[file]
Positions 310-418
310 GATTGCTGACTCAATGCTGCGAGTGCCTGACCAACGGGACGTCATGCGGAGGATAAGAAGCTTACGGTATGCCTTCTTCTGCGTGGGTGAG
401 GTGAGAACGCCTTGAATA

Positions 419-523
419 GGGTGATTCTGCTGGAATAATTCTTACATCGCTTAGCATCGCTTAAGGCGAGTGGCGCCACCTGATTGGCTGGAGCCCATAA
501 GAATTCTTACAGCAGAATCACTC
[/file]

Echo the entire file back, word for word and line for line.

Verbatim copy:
Positions 310-418
310 GATTGCTGACTCAATGCTGCGAGTGCCTGACCAACGGGACGTCATGCGGAGGATAAGAAGCTTACGGTATGCCTTCTTCTGCGTGGGTGAG
401 GTGAGAACGCCTTGAATA

Positions 419-523
419 GGGTGATTCTGCTGGAATAATTCTTACATCGCTTAGCATCGCTTAAGGCGAGTGGCGCCACCTGATTGGCTGGAGCCCATAA
501 GAATTCTTACAGCAGAATCACTC